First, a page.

Hip Avascular Necrosis

Avascular necrosis, also known as AVN and osteonecrosis, is a disease caused from inadequate blood supply to the bone which leads to bone death.  The disease is most common in adults aged 30-60 but can also occur in children, mainly from cancer therapy.  In the hip, the lack of blood supply causes death of the bone cells of the femoral head and may eventually result in collapse of the bone.  It can affect one or more bones and if left untreated, it can lead to destruction of the adjacent bones, tissues, and joints


Avascular necrosis is caused by insufficient blood supply to the bone leading to a loss of minerals and nutrients which normally keep bones healthy

Common causes of avascular necrosis in children include:

  • Trauma – dislocation or bone fractures can injure blood vessels
  • Long/Short term high dose steroid treatment
  • Cancer treatments – radiation or chemotherapy
  • Blood disorders – such a sickle cell disease and leukemia


In the early stages of avascular necrosis, there are no symptoms.  As the disease progresses, the patient may experience the following symptoms:

  • Gradual increase in joint pain
  • Pain occurring even at rest
  • Limping and groin pain if the hip joint is involved
  • Restricted range of motion


A detailed medical history and physical examination will be performed at your visit.  Further diagnostic procedures may be ordered:

  • Imaging studies – such as X-ray, magnetic resonance imaging (MRI), and computed tomography (CT) scan can determine the extent of bone damage and if the disease has spread to the surrounding tissues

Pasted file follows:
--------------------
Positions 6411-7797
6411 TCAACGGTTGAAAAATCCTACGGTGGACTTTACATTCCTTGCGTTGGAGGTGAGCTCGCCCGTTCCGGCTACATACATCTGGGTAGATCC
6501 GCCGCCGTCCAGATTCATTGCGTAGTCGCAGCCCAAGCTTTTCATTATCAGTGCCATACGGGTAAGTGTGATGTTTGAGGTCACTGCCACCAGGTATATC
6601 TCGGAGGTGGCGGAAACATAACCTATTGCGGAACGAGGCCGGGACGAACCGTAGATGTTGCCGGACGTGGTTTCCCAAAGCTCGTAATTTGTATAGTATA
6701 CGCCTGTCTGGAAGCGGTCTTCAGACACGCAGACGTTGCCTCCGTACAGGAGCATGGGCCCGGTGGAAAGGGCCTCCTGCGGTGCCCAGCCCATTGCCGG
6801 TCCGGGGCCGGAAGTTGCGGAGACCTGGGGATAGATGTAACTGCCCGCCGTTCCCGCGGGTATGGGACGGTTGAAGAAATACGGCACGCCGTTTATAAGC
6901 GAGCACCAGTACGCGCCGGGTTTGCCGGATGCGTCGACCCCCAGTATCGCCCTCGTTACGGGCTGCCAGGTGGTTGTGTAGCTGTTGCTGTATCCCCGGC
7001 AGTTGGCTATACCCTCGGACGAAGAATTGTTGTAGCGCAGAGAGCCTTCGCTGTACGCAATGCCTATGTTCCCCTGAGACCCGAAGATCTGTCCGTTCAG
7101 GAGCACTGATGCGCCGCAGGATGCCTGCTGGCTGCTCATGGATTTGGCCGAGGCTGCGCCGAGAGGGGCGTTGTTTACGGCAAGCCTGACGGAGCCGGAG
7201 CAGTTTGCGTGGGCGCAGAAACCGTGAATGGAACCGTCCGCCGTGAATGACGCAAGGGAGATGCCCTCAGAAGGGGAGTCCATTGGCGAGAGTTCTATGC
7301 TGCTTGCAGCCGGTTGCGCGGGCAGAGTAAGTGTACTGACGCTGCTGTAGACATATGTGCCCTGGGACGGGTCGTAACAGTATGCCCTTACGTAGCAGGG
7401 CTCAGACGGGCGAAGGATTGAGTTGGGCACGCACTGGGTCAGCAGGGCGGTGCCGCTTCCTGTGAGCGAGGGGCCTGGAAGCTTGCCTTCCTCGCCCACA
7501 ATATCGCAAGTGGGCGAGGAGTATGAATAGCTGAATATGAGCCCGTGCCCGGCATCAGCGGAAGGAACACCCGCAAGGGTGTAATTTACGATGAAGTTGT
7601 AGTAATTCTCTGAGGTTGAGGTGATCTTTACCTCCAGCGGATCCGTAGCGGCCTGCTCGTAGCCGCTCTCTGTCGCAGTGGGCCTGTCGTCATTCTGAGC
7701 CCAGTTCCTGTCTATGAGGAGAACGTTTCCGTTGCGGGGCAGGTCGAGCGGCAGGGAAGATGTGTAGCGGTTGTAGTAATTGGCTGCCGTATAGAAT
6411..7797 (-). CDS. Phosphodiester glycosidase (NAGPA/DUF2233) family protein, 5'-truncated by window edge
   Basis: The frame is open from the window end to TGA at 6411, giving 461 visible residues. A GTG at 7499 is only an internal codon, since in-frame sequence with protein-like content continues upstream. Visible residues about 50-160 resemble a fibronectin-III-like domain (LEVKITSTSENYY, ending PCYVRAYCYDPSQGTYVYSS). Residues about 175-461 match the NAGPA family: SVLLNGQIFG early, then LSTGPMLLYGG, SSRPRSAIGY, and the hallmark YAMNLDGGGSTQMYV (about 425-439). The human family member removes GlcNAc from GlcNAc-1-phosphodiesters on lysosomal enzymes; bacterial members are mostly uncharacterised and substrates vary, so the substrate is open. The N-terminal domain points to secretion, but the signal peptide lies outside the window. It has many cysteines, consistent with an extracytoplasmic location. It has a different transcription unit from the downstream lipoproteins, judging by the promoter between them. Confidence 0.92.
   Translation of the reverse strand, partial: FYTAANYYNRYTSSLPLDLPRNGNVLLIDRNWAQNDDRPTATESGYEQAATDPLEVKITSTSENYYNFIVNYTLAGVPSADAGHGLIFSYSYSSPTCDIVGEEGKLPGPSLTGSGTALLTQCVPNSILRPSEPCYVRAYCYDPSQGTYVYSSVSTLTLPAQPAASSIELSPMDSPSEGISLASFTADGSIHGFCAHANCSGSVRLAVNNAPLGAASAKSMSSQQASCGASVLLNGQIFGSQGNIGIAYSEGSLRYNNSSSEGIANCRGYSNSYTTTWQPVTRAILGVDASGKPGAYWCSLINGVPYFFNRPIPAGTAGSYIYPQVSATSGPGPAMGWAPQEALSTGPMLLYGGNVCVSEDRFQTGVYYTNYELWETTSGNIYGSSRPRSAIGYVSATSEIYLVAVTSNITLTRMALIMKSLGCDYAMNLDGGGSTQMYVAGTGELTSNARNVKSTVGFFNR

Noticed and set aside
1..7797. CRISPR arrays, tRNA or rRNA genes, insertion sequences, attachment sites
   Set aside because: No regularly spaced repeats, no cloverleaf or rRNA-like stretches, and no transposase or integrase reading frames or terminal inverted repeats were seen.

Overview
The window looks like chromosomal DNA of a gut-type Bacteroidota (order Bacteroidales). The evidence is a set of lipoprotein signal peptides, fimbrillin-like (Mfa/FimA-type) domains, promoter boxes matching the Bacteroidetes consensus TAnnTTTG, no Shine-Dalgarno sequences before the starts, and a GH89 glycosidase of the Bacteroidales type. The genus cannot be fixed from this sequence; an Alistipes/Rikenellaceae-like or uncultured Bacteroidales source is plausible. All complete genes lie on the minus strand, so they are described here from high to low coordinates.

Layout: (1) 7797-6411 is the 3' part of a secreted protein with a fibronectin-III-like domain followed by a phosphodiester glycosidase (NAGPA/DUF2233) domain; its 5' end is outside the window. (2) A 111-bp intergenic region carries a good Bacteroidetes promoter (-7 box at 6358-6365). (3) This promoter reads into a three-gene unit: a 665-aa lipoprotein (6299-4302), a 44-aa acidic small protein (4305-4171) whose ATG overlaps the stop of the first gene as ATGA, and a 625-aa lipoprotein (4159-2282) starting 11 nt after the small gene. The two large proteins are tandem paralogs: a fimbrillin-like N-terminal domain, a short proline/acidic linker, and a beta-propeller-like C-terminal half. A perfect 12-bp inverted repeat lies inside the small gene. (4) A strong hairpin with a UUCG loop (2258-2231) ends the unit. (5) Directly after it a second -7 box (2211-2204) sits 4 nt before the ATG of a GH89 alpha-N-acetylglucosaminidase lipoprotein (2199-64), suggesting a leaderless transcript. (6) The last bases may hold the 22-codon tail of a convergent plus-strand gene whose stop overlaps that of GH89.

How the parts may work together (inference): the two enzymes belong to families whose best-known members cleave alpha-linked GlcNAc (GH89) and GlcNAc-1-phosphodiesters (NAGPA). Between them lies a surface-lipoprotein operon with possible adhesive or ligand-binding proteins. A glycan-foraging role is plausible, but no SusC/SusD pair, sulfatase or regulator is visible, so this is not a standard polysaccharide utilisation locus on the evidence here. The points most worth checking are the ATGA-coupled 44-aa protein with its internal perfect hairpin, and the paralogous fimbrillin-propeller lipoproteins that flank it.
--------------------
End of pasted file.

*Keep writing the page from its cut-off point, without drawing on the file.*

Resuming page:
• Bone scan – A small amount of radioactive material is injected into a blood vessel and collects in the bone.  A special camera takes pictures of the affected areas of bone
  • Biopsy – A tissue sample is removed and sent for microscopic examination to rule out the presence of cancer cells in the bone

Nonsurgical Treatment

  • Medications – Non-steroidal anti-inflammatory drugs (NSAIDs) may be prescribed to relieve pain.  Children with blood clotting diseases will be given blood thinners (anti-coagulants) to dissolve the clots
  • Reduced weight bearing – rest and use of crutches may reduce weight on the affected bone in order to promote natural healing. 

Surgical Treatment

  • Core decompression – In this surgery, the inner part of the bone (diseased bone) is removed thereby reducing pressure within the bone.  This increases the blood flow and helps form new blood vessels.  This procedure relieves pain and slows the progression of bone and joint destruction and is best performed in the early stages of AVN
  • Arthroplasty or total joint replacement – This procedure is performed only when all other treatments are unsuccessful or when there is complete collapse of the bone with resulting joint destruction.  The joint is replaced with artificial implants
  • Vacular grafting – Bone along with blood vessels and arteries are surgically transplanted to the affected bone providing an immediate blood supply to the area
  • Bone grafting – This surgery replaces diseased bone with healthy bone, taken from the patient or from a bone bank, to increase blood supply to the area